School nurses' perspectives on managing mental health problems in children and young people

Steven Pryjmachuk, Tanya Graham, Mark Haddad, Andre Tylee

    Research output: Contribution to journalArticlepeer-review


    Aims and objectives. To explore the views of school nurses regarding mental health problems in young people and their potential for engaging in mental health work with this client group. Background. Mental health problems in children and young people are an important public health issue. Universal children's services play a key role in identifying and managing these problems and, while school nurses have an important function in this work, little is known about their views on this aspect of their role. Design. A qualitative research design employing focus group methodology. Method. School nurses (n=33) were purposively sampled from four school nursing teams in two English cities for a series of focus groups. The focus group data were audio-recorded, transcribed and subsequently analysed using 'framework'. Results. Four principal themes emerged from the data. In these themes, school nurses were found to value their involvement with the mental health of young people, recognising this as an important area of practice. Several obstacles to their work in this area were identified: heavy workloads, professional rivalries, a lack of confidence and limited education and training opportunities. The importance of support from local specialist mental health teams was emphasised. Conclusions. School nurses can be engaged in mental health work though, as public health specialists, their role should focus on health promotion, assessment, signposting and early intervention activities. To facilitate mental health work, school nurses are able to draw on established interpersonal skills and supportive networks; however, workload and a lack of confidence need to be managed and it is important that they are supported by constructive relationships with local specialist mental health teams. Relevance to clinical practice. This study has implications for nurses and healthcare practitioners interested in enhancing the mental health of children and young people in school settings. © 2011 Blackwell Publishing Ltd.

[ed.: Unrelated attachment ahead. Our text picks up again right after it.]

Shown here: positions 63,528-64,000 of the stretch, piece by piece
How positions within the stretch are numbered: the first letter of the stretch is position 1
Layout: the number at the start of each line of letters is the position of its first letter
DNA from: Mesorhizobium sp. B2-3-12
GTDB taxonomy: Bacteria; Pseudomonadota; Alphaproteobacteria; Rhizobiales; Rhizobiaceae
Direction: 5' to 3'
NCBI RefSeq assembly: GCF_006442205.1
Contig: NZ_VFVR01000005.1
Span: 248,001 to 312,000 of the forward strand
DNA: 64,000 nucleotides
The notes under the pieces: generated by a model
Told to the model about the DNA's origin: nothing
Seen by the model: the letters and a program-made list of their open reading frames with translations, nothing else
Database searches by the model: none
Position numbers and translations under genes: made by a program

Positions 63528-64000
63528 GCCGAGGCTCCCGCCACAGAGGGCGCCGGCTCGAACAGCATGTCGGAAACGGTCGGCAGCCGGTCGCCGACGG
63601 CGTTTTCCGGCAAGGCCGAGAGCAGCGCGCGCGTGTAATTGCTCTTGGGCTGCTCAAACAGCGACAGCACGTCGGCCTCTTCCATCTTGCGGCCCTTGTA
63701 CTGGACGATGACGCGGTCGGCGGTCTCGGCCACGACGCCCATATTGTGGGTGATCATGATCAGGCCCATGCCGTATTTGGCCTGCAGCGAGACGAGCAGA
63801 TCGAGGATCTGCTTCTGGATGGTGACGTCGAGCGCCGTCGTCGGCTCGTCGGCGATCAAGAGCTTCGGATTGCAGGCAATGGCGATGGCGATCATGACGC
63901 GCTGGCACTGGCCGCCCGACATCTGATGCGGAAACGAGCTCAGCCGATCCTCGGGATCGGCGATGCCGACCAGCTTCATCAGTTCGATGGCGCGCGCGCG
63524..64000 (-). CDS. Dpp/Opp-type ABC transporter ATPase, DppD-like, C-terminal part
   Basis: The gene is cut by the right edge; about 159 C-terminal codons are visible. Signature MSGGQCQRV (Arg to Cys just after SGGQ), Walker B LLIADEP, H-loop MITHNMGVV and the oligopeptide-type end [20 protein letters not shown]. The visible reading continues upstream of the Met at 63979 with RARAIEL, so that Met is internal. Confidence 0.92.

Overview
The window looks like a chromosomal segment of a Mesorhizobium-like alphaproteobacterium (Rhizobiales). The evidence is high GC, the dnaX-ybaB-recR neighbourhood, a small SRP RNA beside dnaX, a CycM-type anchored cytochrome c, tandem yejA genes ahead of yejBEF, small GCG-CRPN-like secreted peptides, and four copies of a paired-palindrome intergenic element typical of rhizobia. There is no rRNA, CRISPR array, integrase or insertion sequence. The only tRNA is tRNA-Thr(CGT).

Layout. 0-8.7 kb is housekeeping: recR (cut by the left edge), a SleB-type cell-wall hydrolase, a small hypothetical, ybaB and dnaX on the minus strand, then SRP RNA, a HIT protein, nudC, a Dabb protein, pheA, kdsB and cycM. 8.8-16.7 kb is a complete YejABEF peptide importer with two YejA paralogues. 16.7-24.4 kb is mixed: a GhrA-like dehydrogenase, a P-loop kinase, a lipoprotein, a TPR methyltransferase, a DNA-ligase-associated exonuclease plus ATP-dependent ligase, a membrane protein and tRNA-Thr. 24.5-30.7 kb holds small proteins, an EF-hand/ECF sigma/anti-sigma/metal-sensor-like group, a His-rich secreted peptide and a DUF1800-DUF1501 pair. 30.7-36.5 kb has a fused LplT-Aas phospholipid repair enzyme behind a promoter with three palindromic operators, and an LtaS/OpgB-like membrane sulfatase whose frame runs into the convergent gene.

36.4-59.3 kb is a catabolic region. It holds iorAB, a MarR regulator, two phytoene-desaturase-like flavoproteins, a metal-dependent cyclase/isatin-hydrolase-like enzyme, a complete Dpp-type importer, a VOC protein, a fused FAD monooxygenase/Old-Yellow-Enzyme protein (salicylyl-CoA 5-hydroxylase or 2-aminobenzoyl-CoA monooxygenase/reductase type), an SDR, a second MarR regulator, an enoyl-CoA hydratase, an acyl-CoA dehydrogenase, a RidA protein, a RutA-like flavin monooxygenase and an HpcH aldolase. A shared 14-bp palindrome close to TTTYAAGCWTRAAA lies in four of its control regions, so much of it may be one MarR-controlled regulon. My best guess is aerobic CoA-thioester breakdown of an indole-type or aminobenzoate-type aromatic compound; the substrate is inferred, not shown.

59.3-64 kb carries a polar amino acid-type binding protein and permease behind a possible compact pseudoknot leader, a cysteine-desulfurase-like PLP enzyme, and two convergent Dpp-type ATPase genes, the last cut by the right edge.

Original languageEnglish
    Pages (from-to)850-859
    Number of pages9
    JournalJournal of Clinical Nursing
    Issue number5-6
    Publication statusPublished - Mar 2012


    • Children
    • Education
    • Focus groups
    • Mental health
    • Nursing
    • Qualitative research
    • School nursing
    • Schools
    • Young people


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